How YouTube rapper became A-lister
The Awkwafina you see in The Farewell is worlds away from the brash pocket rocket scene-stealer from Crazy Rich Asians, and even further from the YouTube rapper whose first claim to fame was a song called "My Vag".
It's just another side to the New York-born Nora Lum, who's better known by her adopted stage name Awkwafina.
A relative newcomer in the acting world, Lum has made such an outsized impression in every role, she's managed to book high-profile gigs at incredible speed - from being one of Ocean's 8 to Peik Lin in Crazy Rich Asians to the lead in writer/director Lulu Wang's semi-autobiographical film The Farewell.
The film follows the character of Billi, an Asian-American woman who is faced with her beloved grandmother's fatal cancer diagnosis and an elaborate ruse concocted by her family to keep the news of that death sentence from the matriarch.
Lum's lyrics to the aforementioned My Vag rap include the lines "Yo vag look like Tony Danza". If anyone told you three years ago the My Vag girl would be a feted A-lister, you wouldn't believe it.
Lum is earning plaudits for her performance, another notch for an actor you'll be seeing plenty more of in the next few years.
She's currently filming her own series for Comedy Central with the somewhat clumsy albeit accurate title of Awkwafina is Nora From Queens, and she will be seen in Jumanji: The Next Level.
She voices SkekLach in Dark Crystal: Age of Resistance and will be heard as Sisu the water dragon in the upcoming Disney animation Raya and the Last Dragon.
Oh, and she's also booked a Marvel movie, Shang-Chi and the Legend of the Ten Rings, which will shoot in Sydney next year.
Lum is one in-demand woman.
During a quick break during filming last week, Lum got on the phone with news.com.au to have a chat about The Farewell.
Do you remember how you first heard about The Farewell?
It was shortly after I finished working on Ocean's 8. We got the script and it was unlike any script I'd ever seen. It had a very specific relevancy to my own personal life and it detailed a relationship between a girl and her grandma and I was raised by my grandma.
It was a script that caught me off-guard in its specificity but also in its rarity. There aren't a lot of scripts out there that frame an Asian family in this way, so I was very taken aback by that and I told my team, I want to do this, I really want to do this.
You're better known for your comedic roles so did you think it would be difficult to transition into a dramatic role?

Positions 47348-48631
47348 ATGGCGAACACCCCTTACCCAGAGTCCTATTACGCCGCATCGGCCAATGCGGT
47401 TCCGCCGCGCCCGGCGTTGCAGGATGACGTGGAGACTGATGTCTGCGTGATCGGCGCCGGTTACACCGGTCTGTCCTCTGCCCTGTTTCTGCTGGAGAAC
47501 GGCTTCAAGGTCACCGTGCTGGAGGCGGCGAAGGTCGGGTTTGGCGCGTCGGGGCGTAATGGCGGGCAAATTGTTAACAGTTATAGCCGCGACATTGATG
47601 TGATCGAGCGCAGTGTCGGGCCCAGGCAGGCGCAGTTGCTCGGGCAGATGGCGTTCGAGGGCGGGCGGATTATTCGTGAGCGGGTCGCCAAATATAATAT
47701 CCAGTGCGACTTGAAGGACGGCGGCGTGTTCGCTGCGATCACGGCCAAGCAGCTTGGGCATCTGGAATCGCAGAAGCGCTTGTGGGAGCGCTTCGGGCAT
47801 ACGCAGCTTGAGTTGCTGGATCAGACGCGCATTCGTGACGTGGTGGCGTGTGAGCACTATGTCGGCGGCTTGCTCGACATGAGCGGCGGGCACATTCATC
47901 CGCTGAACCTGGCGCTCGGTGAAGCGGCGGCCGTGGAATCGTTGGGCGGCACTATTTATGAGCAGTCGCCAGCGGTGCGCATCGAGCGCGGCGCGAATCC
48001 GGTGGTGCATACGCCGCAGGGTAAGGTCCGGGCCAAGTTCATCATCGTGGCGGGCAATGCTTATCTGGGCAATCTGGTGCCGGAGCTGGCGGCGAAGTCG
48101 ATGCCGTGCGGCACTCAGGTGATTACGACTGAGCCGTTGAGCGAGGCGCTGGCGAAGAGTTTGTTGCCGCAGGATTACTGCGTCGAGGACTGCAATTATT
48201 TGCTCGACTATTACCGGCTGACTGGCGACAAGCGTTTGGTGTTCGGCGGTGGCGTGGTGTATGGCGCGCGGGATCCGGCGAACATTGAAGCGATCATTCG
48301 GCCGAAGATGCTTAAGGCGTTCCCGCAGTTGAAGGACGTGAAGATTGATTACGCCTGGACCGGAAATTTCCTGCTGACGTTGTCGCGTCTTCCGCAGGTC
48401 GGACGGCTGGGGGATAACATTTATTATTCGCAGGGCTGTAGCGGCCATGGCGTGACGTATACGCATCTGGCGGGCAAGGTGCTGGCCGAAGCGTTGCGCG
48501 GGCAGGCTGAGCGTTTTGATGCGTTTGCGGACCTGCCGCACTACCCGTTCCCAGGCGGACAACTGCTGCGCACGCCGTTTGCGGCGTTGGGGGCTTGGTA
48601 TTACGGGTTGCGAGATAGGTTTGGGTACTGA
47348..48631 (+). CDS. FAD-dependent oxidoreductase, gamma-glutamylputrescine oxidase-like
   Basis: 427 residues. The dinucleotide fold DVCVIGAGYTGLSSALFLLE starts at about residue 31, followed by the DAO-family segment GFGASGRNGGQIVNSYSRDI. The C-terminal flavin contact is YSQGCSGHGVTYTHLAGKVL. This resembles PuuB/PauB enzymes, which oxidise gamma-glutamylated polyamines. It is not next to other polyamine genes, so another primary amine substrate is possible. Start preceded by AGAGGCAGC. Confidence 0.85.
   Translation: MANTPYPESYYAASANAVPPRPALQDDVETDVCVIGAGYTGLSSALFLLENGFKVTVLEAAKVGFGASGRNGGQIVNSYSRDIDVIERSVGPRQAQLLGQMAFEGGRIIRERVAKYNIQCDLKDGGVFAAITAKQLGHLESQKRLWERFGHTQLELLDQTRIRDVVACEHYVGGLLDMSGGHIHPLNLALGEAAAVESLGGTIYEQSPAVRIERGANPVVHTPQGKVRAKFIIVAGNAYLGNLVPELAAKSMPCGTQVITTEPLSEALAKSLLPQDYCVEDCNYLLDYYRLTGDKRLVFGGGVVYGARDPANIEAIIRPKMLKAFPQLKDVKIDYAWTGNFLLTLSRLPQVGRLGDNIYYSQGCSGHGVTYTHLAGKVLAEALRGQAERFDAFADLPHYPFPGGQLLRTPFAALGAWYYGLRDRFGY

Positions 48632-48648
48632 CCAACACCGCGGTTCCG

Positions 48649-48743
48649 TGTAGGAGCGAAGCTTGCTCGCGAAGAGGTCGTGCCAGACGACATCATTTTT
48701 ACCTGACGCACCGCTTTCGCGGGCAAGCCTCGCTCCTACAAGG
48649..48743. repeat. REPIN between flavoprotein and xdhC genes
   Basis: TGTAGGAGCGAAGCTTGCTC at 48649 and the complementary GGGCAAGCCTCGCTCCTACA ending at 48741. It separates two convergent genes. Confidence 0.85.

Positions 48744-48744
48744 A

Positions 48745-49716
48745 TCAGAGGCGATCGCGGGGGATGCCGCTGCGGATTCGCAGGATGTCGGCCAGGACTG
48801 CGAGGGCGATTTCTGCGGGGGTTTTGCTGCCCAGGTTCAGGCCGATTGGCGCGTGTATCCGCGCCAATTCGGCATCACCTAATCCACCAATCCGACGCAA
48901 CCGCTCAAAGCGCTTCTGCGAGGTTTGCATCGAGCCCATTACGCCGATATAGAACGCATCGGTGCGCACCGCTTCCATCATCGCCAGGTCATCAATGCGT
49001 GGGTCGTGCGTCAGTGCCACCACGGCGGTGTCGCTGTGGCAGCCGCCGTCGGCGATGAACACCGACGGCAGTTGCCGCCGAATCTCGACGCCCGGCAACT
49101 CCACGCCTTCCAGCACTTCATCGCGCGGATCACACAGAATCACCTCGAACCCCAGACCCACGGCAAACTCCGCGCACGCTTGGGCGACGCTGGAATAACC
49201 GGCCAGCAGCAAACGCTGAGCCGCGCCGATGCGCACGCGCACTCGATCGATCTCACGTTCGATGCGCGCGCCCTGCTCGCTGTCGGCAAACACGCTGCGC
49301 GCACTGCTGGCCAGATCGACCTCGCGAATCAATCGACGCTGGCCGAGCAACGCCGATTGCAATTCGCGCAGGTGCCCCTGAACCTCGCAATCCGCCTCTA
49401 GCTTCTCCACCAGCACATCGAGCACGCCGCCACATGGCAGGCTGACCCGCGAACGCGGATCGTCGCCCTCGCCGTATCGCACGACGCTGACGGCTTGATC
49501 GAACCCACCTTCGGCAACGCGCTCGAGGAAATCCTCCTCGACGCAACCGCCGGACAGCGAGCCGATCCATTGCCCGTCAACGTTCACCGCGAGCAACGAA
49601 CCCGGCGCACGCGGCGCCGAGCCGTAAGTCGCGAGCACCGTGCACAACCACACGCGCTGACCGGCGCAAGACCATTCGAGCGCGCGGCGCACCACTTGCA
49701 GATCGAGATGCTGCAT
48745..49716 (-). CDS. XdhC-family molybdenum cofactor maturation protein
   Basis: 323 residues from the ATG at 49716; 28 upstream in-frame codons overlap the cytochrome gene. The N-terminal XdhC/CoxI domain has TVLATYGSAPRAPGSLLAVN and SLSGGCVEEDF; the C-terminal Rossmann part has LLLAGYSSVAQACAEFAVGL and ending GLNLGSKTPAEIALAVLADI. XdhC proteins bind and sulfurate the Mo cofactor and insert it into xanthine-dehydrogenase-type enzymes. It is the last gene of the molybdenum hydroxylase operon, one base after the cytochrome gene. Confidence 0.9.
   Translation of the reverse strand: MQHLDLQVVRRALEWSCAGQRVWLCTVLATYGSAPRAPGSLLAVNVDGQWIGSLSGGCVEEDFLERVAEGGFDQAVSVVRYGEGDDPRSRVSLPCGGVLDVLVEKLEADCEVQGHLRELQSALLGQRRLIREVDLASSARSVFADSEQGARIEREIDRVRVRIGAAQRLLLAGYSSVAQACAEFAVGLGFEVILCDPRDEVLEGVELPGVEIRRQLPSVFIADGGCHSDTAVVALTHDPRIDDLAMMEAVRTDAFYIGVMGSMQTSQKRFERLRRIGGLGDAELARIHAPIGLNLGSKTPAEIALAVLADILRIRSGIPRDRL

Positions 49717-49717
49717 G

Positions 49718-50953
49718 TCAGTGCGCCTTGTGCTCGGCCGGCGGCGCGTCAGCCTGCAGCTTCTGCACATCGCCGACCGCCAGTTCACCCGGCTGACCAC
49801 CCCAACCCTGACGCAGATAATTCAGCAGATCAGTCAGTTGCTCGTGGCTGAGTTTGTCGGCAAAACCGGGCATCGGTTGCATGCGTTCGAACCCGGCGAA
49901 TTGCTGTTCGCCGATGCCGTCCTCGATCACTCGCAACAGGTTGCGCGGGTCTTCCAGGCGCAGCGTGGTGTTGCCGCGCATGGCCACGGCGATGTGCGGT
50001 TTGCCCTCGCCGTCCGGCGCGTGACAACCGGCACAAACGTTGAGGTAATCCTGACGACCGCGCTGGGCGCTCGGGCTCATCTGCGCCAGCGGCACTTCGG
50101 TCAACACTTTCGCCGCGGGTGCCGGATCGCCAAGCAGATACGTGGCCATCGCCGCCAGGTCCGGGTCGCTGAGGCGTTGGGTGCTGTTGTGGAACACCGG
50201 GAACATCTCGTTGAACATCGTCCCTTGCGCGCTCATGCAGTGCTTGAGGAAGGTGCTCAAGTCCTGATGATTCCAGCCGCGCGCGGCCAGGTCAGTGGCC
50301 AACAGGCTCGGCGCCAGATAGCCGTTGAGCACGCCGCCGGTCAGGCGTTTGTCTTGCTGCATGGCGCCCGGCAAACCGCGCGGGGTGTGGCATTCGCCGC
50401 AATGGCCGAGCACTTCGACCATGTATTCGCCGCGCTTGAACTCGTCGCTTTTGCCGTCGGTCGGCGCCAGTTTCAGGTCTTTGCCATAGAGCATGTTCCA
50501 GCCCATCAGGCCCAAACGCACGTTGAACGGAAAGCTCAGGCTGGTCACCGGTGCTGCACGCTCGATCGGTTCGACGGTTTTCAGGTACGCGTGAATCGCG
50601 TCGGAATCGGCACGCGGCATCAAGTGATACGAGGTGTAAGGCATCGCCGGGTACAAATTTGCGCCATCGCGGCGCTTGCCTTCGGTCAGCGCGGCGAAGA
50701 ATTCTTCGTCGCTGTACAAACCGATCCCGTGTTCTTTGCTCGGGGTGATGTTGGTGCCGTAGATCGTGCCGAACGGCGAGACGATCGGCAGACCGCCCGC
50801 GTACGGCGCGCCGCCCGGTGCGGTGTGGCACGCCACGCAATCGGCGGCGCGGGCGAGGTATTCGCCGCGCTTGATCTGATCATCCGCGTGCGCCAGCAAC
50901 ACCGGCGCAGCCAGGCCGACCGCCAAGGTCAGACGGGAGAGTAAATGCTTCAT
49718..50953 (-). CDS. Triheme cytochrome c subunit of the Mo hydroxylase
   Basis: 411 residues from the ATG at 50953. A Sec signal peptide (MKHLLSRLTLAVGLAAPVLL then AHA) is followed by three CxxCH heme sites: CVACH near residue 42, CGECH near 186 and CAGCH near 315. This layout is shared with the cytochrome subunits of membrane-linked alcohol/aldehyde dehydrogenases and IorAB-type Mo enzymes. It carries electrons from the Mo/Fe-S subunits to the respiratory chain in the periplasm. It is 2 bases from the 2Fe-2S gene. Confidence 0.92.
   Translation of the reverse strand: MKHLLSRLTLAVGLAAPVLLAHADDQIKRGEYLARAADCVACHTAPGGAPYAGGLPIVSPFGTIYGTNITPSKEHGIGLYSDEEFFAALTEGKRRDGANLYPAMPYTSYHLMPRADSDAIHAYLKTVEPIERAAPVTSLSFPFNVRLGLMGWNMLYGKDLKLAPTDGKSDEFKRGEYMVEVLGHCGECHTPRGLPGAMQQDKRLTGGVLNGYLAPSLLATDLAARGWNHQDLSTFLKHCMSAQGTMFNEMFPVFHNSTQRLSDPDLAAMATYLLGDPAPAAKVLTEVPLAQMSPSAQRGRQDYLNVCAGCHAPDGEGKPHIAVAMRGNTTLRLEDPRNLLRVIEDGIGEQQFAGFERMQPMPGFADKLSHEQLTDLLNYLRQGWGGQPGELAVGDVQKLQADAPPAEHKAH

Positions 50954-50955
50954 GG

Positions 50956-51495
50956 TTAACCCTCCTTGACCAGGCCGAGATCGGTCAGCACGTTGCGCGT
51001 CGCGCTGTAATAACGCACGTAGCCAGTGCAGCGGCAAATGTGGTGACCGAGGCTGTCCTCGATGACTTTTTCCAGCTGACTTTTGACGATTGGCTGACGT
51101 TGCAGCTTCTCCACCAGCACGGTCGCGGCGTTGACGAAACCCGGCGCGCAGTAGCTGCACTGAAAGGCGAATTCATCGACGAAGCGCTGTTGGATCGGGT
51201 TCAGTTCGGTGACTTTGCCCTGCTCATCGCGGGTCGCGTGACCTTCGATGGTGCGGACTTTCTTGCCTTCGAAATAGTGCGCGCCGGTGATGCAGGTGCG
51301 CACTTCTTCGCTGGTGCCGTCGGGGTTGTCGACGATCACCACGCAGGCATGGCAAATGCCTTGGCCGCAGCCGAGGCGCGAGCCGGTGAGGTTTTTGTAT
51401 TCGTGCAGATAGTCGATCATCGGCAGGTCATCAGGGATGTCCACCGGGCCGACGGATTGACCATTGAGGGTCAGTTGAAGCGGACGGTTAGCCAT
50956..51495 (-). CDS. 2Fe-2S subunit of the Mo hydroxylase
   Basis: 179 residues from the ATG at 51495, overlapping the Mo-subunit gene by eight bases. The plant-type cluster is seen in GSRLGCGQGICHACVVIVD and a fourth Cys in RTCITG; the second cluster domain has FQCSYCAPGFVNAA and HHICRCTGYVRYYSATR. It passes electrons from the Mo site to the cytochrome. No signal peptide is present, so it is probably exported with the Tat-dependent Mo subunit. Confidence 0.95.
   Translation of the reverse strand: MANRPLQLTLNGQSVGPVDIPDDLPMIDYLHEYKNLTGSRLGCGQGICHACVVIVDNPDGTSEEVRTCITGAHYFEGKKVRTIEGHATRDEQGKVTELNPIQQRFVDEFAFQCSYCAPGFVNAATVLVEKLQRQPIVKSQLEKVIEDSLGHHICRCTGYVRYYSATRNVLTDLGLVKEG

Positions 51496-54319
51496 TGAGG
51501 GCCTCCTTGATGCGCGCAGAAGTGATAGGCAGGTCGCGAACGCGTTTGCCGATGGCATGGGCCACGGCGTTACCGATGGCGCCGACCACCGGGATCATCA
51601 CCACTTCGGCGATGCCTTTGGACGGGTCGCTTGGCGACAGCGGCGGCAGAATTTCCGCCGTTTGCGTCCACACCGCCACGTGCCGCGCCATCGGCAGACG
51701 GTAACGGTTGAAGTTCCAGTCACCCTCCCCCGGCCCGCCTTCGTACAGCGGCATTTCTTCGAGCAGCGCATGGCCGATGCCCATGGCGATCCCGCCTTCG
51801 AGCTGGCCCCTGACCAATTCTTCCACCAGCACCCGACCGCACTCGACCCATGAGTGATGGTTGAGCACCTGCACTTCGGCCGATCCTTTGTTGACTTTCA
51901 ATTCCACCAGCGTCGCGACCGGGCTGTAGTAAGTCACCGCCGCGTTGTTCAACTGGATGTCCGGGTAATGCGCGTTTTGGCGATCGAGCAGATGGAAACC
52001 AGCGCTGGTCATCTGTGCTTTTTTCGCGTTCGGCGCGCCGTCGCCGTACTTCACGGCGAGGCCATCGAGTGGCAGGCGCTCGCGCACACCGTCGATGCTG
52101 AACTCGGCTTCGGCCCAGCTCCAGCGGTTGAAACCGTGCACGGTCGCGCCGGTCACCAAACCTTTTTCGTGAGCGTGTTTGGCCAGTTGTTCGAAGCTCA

Yes, definitely. I was very nervous about whether I would be able to do it. I was fairly new to acting in general and given the weight of the role. It wasn't even something that was a technical thing, it was more about understanding the material and realising how heavy it is and how much of it was emotionally driven.
It was a very interior performance as well, I guess in part because Billi's Chinese language skills aren't that developed so she can't say everything she's thinking.
Yeah, 100 per cent. People have asked me before, 'What was it like speaking bad Chinese?' It wasn't actually that foreign to me. In many ways, a lot of Asian-Americans or Asian-whatever kids have to do that too.
They don't really know how to negotiate themselves between both of those worlds and language is a big part of that. So it was almost familiar to have that you can't really express what you're thinking but you still have to be in the moment.
What was your first meeting with Lulu like? Do you remember thinking that there was this huge responsibility attached to the project because it's her personal experiences?
We had this really great conversation just about our similarities in general, not even about the project. I came to see it as something where Billi really was representative of this vehicle between both of the worlds.
And I had definitely expected Lulu to be, 'Well, you know, this is me, why don't you study me a little bit?' Lulu was not precious about this character and I think she really wanted my input, and she really wanted to share the character with me and with everyone who made the movie.
So that was a really cool thing to work with someone who wasn't militant about the way a person should be played.
What aspect of the character is most similar to yourself?